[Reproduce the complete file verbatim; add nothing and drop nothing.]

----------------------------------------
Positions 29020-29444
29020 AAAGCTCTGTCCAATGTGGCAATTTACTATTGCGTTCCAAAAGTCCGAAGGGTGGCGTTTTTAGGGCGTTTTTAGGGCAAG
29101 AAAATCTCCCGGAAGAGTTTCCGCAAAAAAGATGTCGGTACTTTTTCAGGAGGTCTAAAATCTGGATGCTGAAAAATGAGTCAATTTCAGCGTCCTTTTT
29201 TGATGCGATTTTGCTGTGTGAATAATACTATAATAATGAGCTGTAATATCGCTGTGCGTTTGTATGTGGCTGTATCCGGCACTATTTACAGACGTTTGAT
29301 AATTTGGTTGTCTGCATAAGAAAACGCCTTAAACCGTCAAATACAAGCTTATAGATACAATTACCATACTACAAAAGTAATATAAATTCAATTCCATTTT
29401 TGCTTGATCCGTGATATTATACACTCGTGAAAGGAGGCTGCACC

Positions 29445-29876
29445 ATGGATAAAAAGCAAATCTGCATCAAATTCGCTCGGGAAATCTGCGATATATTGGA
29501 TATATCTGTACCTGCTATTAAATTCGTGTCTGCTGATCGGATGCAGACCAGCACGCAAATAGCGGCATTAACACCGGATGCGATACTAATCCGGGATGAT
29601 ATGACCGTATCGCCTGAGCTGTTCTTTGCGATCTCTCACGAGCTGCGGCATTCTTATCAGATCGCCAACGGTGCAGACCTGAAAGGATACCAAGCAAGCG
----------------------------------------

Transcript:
Positions 29020-29444
29020 AAAGCTCTGTCCAATGTGGCAATTTACTATTGCGTTCCAAAAGTCCGAAGGGTGGCGTTTTTAGGGCGTTTTTAGGGCAAG
29101 AAAATCTCCCGGAAGAGTTTCCGCAAAAAAGATGTCGGTACTTTTTCAGGAGGTCTAAAATCTGGATGCTGAAAAATGAGTCAATTTCAGCGTCCTTTTT
29201 TGATGCGATTTTGCTGTGTGAATAATACTATAATAATGAGCTGTAATATCGCTGTGCGTTTGTATGTGGCTGTATCCGGCACTATTTACAGACGTTTGAT
29301 AATTTGGTTGTCTGCATAAGAAAACGCCTTAAACCGTCAAATACAAGCTTATAGATACAATTACCATACTACAAAAGTAATATAAATTCAATTCCATTTT
29401 TGCTTGATCCGTGATATTATACACTCGTGAAAGGAGGCTGCACC

Positions 29445-29876
29445 ATGGATAAAAAGCAAATCTGCATCAAATTCGCTCGGGAAATCTGCGATATATTGGA
29501 TATATCTGTACCTGCTATTAAATTCGTGTCTGCTGATCGGATGCAGACCAGCACGCAAATAGCGGCATTAACACCGGATGCGATACTAATCCGGGATGAT
29601 ATGACCGTATCGCCTGAGCTGTTCTTTGCGATCTCTCACGAGCTGCGGCATTCTTATCAGATCGCCAACGGTGCAGACCTGAAAGGATACCAAGCAAGCG